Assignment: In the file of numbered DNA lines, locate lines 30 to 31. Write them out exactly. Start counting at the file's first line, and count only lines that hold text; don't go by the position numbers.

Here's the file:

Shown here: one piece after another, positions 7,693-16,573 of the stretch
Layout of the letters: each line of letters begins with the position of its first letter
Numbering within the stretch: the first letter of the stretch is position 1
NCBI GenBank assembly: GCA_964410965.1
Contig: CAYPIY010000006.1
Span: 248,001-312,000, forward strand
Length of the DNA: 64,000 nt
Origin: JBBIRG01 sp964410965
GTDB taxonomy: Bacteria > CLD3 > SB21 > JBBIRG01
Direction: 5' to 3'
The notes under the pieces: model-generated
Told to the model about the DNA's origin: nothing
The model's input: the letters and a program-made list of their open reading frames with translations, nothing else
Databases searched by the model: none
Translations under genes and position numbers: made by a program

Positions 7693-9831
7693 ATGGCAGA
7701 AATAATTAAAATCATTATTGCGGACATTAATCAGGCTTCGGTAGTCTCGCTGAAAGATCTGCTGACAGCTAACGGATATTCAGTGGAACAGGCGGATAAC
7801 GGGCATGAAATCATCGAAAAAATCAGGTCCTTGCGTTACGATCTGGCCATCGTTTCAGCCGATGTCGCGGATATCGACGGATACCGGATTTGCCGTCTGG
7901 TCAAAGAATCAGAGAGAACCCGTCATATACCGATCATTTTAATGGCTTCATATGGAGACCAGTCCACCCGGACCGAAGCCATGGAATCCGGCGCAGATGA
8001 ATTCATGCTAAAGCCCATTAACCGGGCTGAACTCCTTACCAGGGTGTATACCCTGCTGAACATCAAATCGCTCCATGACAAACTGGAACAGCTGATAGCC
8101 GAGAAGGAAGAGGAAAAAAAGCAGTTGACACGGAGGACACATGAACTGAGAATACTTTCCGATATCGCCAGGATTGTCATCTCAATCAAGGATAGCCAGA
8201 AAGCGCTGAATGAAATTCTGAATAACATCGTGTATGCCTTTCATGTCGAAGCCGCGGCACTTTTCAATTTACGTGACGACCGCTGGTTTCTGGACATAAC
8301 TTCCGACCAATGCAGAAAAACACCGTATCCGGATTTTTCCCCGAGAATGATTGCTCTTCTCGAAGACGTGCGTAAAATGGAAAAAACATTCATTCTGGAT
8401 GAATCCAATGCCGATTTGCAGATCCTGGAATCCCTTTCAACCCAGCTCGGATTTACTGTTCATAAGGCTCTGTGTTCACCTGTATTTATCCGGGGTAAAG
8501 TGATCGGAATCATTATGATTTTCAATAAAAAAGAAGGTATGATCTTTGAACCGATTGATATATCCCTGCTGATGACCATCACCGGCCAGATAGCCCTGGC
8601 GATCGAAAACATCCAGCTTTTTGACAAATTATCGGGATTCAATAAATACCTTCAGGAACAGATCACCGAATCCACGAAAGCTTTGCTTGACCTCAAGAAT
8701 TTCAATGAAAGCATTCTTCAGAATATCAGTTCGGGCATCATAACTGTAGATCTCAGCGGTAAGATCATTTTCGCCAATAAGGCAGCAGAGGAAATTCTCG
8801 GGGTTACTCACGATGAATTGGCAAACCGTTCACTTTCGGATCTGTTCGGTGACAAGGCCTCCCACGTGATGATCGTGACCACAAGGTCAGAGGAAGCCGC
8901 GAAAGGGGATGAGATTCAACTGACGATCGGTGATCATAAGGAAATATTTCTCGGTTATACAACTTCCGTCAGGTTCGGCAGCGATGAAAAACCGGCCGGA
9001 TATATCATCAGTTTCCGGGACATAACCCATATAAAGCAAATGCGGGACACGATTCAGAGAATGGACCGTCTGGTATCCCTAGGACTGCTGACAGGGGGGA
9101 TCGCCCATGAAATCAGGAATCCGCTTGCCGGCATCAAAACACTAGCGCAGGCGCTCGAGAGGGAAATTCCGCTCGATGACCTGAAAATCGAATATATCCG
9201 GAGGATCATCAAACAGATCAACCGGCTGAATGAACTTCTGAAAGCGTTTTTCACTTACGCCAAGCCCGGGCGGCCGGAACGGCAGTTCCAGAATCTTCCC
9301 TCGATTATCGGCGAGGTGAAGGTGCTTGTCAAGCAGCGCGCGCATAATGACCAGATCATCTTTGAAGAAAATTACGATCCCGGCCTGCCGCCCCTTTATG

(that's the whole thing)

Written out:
8901 GAAAGGGGATGAGATTCAACTGACGATCGGTGATCATAAGGAAATATTTCTCGGTTATACAACTTCCGTCAGGTTCGGCAGCGATGAAAAACCGGCCGGA
9001 TATATCATCAGTTTCCGGGACATAACCCATATAAAGCAAATGCGGGACACGATTCAGAGAATGGACCGTCTGGTATCCCTAGGACTGCTGACAGGGGGGA